Now that Article 50 has been triggered it’s essential that consumer groups, businesses, regulators and governments come together to ensure that we help to secure the best outcomes for consumers.
Today Which? and BEUC (the umbrella European consumer organisation) held a joint conference to focus on how we can secure a positive outcome for UK and EU consumers from Brexit.
We believe that consumers across Europe will have broadly similar objectives as we look at the impact of Brexit on consumer rights, financial services and food. Our aim today was to help identify where we have common ground as we all navigate the changes to this relationship.
Throughout our 60 year history, Which? has played a key role in campaigning to secure a number of the safety protections that all EU consumers now enjoy.
Back in 1964 we campaigned to promote use of lead-free paint on toys and for safer electric blankets. We have lobbied to shape key UK and European consumer law, including the Unfair Contract Terms Act in 1977, the Consumer Safety Act in 1978 and the Sale of Goods Act in 1979.
Many UK consumer rights and protections hail from the six core EU consumer directives, as well as the Consumer Rights Directive. But there are also some UK additions, and as a nation we have often decided to go beyond the minimum rights set at an EU level.
Governments and regulators should not assume that the core six directives are the only concerns for consumer organisations. It is essential to recognise that consumer rights cut across every sector of society.
It is also short-sighted to think that consumer interests are confined by hard borders or within one member state. As consumers increasingly buy cross-border and access services such as bank accounts when travelling abroad, we must think beyond physical boundaries.
The ever-increasing mobility of both leisure and business travellers also means that consumer interests will continue to be enmeshed within and outside their home country.
Brexit and consumers
In the past couple of months, both Which? and BEUC have published some key principles as a rough guide to negotiations, with consumer interests in mind. This has shown the similarities in the priorities for consumers on both sides of the Channel.
Firstly, we both recognise the need for negotiators to take account of the impact of Brexit on the cost of living. To prevent competition being limited, and consumers from being harmed, it’s essential to maintain affordable access to goods and services.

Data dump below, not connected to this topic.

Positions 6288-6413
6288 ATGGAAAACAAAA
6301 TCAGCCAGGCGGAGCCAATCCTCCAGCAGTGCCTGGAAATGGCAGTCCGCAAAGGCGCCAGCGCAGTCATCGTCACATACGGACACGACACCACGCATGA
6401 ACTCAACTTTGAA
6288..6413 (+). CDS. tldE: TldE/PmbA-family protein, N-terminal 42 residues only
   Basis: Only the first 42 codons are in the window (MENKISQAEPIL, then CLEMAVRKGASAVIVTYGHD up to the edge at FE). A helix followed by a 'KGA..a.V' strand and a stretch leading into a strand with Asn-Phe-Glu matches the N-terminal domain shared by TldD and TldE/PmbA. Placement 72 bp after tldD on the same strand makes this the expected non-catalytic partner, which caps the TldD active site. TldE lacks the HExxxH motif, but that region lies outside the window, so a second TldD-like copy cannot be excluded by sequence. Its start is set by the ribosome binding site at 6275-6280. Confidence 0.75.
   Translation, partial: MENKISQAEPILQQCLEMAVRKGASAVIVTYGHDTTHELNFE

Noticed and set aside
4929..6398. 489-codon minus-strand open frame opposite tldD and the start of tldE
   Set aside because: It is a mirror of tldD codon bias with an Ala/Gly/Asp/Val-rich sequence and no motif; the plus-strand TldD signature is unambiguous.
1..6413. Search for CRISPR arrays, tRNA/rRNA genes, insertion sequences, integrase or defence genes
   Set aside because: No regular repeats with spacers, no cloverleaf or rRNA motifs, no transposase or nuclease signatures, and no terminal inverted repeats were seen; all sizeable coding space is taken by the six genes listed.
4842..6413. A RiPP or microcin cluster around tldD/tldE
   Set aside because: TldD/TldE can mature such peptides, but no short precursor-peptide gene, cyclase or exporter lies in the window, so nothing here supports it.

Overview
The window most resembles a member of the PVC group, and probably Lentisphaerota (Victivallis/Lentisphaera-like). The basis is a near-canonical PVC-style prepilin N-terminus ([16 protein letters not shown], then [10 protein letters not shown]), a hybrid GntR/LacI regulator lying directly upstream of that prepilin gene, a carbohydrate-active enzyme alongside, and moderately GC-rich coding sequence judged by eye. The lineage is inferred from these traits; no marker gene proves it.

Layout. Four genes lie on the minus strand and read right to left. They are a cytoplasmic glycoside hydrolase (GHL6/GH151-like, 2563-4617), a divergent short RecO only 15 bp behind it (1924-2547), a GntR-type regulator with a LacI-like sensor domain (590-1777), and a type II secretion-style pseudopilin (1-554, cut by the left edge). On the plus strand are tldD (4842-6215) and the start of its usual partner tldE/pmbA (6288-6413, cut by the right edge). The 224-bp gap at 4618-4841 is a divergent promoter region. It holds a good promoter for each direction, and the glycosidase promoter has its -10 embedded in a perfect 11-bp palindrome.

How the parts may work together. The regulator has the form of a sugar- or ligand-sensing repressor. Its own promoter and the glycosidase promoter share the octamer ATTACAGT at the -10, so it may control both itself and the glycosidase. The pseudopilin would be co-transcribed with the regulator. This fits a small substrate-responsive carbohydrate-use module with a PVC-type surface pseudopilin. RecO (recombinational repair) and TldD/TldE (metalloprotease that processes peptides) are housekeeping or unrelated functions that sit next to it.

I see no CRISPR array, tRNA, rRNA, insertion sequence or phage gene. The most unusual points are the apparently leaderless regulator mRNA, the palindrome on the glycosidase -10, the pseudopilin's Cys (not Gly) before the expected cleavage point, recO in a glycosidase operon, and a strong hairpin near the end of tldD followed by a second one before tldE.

Secondly, we agree that governments must ensure that essential consumer rights are maintained or even strengthened. Many of the rights that consumers have come to expect are currently shaped and determined at EU level.
Safeguarding consumer protection and safety is also important. This includes delivering a robust framework for product safety and standards.
Both BEUC and Which? expect to see a robust and ambitious system of consumer enforcement. Global markets need co-ordinated enforcement and systematic dialogue between regulators, so it’s key that the effectiveness of the enforcement system mustn’t be watered down.
Finally, it’s essential that full account is taken of consumer interests in the Brexit process by negotiators on both sides in order to deliver a good deal for consumers.
These are the issues we were debating alongside BEUC and other consumer organisations, businesses and experts at today’s conference, and we would like to hear your thoughts too.
Update: 22nd August 2017
The UK government has announced its proposals to ensure consumer protections remain in place following the UK’s exit from the EU in March 2019. The same plans will look to keep goods already on the market in the UK and EU on sale in those regions..
The publications also urge the EU to widen its definition of the availability of goods on the market to include services, in order to provide full legal certainty and avoid disruption for consumers and businesses.
The proposals call for:
- UK consumer protection watchdogs should continue to have access to information about unsafe products, such as medicines and food, and ‘mechanisms to take action with respect to non-compliant goods’.
- Guarantees that goods on sale before exit day, in March 2019, can continue to be sold in the UK and EU, without any additional requirements or restrictions.
- Products that have been authorised for sale in the EU, such as approval for a certain model of a car, should remain valid in both markets after exit.
Peter Vicary-Smith, Chief Executive of Which?, said: ‘It’s right for the Government to seek certainty for consumers, who will want to know that they can still get the products they value the day after we leave the EU. If consumer confidence is to be maintained, consumers must be a much more fundamental part of the Government’s Brexit strategy.’
The government has also suggested that cross-border business disputes could become lengthier and more complicated unless Britain secures an agreement to continue co-operation arrangements with the EU post-Brexit. According to the government it’s vital for both British and EU businesses and consumers to agree ‘coherent common rules’ for civil cases following the UK’s withdrawal. In the case of no deal being reached UK citizens may have to fall back on international rules that officials accept are slower and less effective.
At present these are government proposals. The final outcome will depend on progress made during negotiations.
What do you think of the proposals? Do you have any concerns regarding your consumer rights following Brexit?